In a little over a century, mankind’s ability to communicate grew from horsemen and horse-drawn coaches carrying handwritten letters to a realization of Arthur C. Clarke’s prediction of a handheld device that could be used to communicate with others as well as determine its location anywhere on Earth. But it enables a person to do much more. Ironically it can be used to send written (texting and e-(electronic) mail communications between organizations and individuals when the entire purpose of these innovations was to eliminate the necessity to send written messages.

The practice of texting has become so prevalent that many states and municipalities have passed laws making it a crime to drive and text or even talk on a cellular telephone.  At the same time, I see from the new car commercials, the car manufacturers are adding Wi-Fi and Blue Tooth technology to the 2016 models along with a touch screen to control functions of the car.

I have friends who still work for Navy contractors and sometimes go to sea on ships.  They tell me that when the ship is in sight of one of the islands, the weather decks are covered by sailors talking on cell phones, sometimes to each other.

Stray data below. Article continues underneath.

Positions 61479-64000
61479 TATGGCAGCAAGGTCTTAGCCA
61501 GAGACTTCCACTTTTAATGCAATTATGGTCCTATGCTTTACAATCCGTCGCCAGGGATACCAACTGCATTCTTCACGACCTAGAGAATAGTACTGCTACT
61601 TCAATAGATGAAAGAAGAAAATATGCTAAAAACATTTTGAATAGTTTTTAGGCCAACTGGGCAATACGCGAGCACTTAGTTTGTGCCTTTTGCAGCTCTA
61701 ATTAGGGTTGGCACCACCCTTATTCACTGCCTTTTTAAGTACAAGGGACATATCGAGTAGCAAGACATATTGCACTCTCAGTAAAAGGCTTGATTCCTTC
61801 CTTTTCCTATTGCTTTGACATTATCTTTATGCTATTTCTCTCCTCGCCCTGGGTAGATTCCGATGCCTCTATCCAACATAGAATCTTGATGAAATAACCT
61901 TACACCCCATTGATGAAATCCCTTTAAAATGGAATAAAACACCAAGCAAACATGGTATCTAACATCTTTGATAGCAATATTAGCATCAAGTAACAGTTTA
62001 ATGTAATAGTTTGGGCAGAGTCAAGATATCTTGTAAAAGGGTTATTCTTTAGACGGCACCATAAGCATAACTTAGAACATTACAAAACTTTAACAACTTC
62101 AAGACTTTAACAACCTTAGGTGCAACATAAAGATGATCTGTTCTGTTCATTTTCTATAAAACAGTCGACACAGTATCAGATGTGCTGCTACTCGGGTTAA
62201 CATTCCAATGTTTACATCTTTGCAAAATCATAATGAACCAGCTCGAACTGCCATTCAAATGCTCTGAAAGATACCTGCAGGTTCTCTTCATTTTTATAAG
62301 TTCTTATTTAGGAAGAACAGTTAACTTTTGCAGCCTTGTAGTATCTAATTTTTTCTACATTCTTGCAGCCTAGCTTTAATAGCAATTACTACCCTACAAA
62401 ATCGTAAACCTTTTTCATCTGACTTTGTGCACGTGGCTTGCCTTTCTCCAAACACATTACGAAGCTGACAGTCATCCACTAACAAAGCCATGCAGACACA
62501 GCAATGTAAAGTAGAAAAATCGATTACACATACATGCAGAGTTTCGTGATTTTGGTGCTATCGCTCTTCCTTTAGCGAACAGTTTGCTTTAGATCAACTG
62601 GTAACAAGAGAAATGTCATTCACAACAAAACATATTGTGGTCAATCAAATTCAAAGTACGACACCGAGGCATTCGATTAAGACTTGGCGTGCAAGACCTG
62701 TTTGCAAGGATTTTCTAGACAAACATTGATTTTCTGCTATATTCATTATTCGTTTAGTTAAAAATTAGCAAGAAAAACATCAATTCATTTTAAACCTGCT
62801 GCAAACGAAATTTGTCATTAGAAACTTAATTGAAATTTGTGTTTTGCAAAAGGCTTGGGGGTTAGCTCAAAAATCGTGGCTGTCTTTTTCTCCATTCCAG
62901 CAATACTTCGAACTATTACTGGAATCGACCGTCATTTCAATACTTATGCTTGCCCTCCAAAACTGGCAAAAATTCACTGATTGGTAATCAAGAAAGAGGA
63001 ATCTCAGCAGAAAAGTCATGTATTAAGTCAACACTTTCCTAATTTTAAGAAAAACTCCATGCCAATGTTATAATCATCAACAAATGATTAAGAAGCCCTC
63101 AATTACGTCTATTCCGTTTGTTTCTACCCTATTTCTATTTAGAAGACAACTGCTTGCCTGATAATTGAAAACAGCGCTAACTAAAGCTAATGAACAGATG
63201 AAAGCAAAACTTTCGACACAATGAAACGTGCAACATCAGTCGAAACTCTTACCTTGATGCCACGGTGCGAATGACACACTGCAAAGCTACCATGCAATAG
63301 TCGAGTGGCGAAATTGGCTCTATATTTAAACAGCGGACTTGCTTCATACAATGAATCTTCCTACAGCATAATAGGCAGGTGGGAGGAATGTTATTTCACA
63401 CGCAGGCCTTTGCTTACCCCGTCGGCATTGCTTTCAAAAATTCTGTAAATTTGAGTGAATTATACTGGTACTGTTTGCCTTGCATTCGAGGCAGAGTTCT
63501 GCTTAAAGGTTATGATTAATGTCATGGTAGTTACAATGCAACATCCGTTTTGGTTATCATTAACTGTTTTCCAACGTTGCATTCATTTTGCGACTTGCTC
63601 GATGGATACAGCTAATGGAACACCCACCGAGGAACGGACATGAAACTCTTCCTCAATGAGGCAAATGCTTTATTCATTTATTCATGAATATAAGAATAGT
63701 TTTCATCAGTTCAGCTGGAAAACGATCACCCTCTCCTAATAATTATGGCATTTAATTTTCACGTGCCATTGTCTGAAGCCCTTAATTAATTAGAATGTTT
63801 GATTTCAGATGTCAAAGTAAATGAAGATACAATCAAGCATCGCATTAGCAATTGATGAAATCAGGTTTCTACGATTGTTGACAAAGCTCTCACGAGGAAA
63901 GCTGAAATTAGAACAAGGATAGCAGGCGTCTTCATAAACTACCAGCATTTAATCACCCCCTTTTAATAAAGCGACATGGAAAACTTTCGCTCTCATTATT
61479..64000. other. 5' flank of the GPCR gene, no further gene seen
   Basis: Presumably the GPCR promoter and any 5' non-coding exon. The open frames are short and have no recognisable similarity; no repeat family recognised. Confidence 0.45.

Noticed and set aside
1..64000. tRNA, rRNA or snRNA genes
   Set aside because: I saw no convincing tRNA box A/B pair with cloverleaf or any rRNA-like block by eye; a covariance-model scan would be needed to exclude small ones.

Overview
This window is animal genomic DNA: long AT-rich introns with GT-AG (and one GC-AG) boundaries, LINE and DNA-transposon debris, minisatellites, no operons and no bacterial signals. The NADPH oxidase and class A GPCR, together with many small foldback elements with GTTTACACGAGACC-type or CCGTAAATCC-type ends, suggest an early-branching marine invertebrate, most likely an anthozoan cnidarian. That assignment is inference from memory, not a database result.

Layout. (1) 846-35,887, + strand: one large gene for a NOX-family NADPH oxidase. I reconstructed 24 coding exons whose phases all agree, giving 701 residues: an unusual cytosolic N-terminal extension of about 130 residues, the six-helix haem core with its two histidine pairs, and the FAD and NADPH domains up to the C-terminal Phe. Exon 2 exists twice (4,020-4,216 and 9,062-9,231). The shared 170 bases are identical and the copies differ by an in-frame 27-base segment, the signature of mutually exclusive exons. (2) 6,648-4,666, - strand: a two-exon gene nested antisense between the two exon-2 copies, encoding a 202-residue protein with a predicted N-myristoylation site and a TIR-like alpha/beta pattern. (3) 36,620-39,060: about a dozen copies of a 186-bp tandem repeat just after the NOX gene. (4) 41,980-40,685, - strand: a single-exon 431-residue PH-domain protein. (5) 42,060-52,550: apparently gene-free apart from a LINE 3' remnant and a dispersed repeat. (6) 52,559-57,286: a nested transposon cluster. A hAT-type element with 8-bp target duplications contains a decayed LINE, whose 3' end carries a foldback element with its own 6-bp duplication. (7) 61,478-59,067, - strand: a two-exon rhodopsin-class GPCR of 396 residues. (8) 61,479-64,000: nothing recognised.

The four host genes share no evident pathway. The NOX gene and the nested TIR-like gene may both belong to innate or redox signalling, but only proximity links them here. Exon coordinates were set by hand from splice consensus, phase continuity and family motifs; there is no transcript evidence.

It seems as if every time my wife and I go to dinner, patrons at other tables are staring at a cellphone screen and punching messages instead of carrying on a conversation with others at the table.

I was in Costco the other day and the checkout lines were backed up.  I was number six in line.  Each of the five people in front of me was looking down at their cell phones, either checking e-mail, playing a game, or texting.  I remember reading an article in a Japanese publication that pointed out the patience the Japanese people have when waiting in line and the impatience of the Americans.  I think the cell phone has solved the problem.  I had to keep reminding the lady in front of me to move up as the line shortened.